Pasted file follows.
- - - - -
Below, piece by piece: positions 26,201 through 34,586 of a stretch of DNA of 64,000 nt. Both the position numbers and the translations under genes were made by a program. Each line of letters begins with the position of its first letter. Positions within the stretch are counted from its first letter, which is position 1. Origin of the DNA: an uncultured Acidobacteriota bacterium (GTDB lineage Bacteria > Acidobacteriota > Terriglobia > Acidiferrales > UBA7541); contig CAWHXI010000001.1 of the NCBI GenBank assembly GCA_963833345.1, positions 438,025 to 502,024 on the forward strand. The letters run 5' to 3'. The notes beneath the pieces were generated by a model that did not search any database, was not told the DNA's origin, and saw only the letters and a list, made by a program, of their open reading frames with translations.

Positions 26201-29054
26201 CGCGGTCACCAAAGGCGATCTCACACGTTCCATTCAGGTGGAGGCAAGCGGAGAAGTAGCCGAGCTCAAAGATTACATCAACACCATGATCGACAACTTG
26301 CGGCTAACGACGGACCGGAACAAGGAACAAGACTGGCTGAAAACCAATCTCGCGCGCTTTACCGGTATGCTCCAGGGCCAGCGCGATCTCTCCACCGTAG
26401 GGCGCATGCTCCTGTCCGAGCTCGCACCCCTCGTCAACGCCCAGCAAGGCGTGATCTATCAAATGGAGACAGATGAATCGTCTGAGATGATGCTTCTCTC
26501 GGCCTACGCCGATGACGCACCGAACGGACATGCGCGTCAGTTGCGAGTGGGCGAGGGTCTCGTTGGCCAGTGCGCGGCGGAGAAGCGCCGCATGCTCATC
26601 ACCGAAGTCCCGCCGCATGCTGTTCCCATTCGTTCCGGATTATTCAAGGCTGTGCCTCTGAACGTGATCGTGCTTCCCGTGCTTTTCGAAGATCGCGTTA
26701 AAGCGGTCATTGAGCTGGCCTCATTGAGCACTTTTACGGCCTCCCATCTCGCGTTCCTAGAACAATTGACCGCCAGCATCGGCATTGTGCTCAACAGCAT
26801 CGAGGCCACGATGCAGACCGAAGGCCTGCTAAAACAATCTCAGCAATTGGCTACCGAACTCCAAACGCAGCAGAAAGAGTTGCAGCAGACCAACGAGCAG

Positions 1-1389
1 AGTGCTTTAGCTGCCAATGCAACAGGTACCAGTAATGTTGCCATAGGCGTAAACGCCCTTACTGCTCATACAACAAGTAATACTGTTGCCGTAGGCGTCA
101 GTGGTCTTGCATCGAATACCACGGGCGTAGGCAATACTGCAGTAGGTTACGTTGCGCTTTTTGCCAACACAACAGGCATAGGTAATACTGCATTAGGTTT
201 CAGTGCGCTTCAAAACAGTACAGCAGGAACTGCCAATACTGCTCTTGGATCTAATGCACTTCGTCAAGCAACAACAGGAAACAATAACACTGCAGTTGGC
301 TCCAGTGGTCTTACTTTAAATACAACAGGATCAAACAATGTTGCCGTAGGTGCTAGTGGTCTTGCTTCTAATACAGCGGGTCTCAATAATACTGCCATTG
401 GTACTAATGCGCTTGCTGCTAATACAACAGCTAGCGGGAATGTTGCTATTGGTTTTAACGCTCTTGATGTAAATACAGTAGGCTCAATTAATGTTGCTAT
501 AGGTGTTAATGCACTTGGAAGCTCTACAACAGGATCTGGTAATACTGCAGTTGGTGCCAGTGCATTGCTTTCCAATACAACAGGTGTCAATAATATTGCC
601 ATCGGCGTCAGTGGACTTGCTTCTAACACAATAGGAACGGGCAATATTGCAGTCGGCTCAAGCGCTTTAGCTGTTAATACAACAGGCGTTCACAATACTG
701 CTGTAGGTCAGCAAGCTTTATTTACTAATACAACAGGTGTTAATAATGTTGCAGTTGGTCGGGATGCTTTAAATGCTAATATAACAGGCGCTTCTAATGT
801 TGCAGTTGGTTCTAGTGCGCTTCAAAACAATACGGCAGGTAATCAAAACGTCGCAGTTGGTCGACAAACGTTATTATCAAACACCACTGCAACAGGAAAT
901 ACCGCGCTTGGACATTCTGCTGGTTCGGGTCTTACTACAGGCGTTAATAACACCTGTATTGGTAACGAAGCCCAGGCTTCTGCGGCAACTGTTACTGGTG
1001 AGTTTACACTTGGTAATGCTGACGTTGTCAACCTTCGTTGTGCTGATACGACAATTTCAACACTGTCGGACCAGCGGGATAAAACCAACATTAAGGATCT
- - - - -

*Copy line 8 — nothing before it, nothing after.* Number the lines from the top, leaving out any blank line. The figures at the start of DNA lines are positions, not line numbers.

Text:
26701 AAGCGGTCATTGAGCTGGCCTCATTGAGCACTTTTACGGCCTCCCATCTCGCGTTCCTAGAACAATTGACCGCCAGCATCGGCATTGTGCTCAACAGCAT